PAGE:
Sunday, May 31st 2020, 2:15 pm - Known as 'Black Friday,' the infamous tornado outbreak in southern Ontario on May 31, 1985 killed 16 people and spawned 14 twisters.
Skies were certainly dark on May 31, 1985, the day of one of the deadliest tornado outbreaks in Ontario, so Black Friday is very fitting for what took place.
Thirty years ago, powerful thunderstorms unleashed 14 tornadoes in the southern part of the province, killing 16 people. Hundreds more were injured and several thousand were left homeless.
Six of the twisters were rated F3 or greater on the Fujita damage scale, meaning winds higher than 250 kilometers per hour. Two of the supercells produced tornadoes with winds exceeding 330 kilometers per hour.
Note: Prior to April 2013, tornado damage in Canada was rated on the Fujita (F) damage scale. The Enhanced Fujita (EF) scale was adopted on April 1, 2013.
TRACK, IMPACT OF BIGGEST TORNADOES
Barrie, Ont., suffered the biggest loss from the event, as the strongest twister, F4-rated, swept through the city and killed eight people. The tornado uprooted trees, tossed cars, demolished factories and homes before dissipating over Lake Simcoe. It left behind a 5-kilometre-long damage path, up to 600 metres wide, within the city boundary.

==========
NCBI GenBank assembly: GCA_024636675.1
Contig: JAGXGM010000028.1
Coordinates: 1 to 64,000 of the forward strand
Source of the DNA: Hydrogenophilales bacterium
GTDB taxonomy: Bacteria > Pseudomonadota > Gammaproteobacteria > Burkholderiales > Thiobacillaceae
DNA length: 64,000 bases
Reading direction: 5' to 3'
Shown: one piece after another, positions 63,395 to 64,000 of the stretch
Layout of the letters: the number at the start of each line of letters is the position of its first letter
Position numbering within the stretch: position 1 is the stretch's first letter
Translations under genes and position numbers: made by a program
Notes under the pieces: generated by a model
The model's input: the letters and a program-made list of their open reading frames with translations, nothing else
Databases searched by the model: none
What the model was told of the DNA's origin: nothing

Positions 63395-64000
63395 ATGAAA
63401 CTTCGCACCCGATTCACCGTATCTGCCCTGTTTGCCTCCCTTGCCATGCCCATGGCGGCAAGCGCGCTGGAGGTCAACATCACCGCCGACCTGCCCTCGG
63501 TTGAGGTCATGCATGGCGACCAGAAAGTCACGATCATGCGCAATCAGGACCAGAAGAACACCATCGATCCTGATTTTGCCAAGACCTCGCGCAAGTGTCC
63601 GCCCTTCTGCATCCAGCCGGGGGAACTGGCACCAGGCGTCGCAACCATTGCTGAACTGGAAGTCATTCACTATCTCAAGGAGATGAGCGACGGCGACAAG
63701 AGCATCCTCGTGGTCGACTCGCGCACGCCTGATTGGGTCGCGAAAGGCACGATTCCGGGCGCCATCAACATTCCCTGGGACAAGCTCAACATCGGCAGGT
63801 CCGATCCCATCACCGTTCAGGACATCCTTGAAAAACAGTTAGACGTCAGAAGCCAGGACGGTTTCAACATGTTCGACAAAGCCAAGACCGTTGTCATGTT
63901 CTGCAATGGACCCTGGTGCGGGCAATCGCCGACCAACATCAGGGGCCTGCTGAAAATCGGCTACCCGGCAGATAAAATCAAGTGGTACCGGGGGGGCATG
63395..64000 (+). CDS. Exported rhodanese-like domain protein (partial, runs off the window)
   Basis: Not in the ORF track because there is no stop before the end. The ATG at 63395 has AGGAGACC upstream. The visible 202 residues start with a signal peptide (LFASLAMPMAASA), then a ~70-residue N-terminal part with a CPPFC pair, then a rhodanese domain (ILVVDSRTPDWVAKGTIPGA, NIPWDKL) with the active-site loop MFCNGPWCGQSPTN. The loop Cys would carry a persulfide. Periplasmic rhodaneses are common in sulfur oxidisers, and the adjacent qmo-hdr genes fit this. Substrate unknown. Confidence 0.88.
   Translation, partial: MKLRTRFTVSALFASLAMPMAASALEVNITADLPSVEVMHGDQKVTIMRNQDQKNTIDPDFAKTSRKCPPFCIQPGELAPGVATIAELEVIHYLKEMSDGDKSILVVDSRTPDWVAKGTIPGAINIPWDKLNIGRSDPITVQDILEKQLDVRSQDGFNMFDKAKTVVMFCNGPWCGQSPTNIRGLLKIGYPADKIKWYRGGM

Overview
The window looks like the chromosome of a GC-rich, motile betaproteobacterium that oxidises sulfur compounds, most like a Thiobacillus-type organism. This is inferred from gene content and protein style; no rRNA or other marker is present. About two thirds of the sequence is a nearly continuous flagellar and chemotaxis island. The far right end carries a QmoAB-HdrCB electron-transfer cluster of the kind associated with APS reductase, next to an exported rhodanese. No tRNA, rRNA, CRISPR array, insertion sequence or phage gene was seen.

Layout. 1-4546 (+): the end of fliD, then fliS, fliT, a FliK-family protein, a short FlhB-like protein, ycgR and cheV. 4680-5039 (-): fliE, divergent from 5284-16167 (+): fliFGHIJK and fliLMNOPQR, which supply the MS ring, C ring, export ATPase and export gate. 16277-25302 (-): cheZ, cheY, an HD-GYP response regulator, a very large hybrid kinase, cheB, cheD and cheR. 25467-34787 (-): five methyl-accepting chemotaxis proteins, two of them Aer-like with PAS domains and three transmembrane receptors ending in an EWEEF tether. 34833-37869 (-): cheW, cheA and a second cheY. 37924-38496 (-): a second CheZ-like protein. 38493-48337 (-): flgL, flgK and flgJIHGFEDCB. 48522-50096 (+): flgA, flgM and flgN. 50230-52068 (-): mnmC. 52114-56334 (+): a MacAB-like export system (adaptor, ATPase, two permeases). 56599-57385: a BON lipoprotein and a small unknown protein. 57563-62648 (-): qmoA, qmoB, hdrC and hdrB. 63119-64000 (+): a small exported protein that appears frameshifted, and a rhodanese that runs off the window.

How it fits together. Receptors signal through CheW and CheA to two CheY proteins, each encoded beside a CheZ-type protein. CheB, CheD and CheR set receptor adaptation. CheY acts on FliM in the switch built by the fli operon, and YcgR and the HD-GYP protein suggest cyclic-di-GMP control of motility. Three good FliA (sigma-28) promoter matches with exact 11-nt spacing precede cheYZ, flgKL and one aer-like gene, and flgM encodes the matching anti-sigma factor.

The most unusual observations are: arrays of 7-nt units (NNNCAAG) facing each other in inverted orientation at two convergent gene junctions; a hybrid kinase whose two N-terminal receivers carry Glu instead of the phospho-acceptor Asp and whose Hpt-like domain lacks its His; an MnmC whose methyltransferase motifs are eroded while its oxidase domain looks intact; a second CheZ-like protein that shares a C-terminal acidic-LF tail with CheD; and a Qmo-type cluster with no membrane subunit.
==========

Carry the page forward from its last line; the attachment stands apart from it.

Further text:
While impactful, the path of this F4 twister that devastated Barrie was much shorter than the Grand Valley tornado. The evidence of that storm's destruction, however, would be seen for years to come, as it remains Canada's seventh deadliest tornado.
Damage from the 1985 Barrie tornado. Photo: Barrie police.
The cleanup effort was a monumental task, as people waded through the rubble, calling out to family and friends in a scene that could be described as a war zone.
Grand Valley, about an hour northwest of Toronto, also took a direct hit from an F4 tornado that completely obliterated the public library and remained on the ground for more than 100 kilometres.
The tornado claimed two lives in Grand Valley, and killed two more in Tottenham, further east, before finally dissipating near Mount Albert, about 80 minutes later.
Thumbnail courtesy of Barrie police.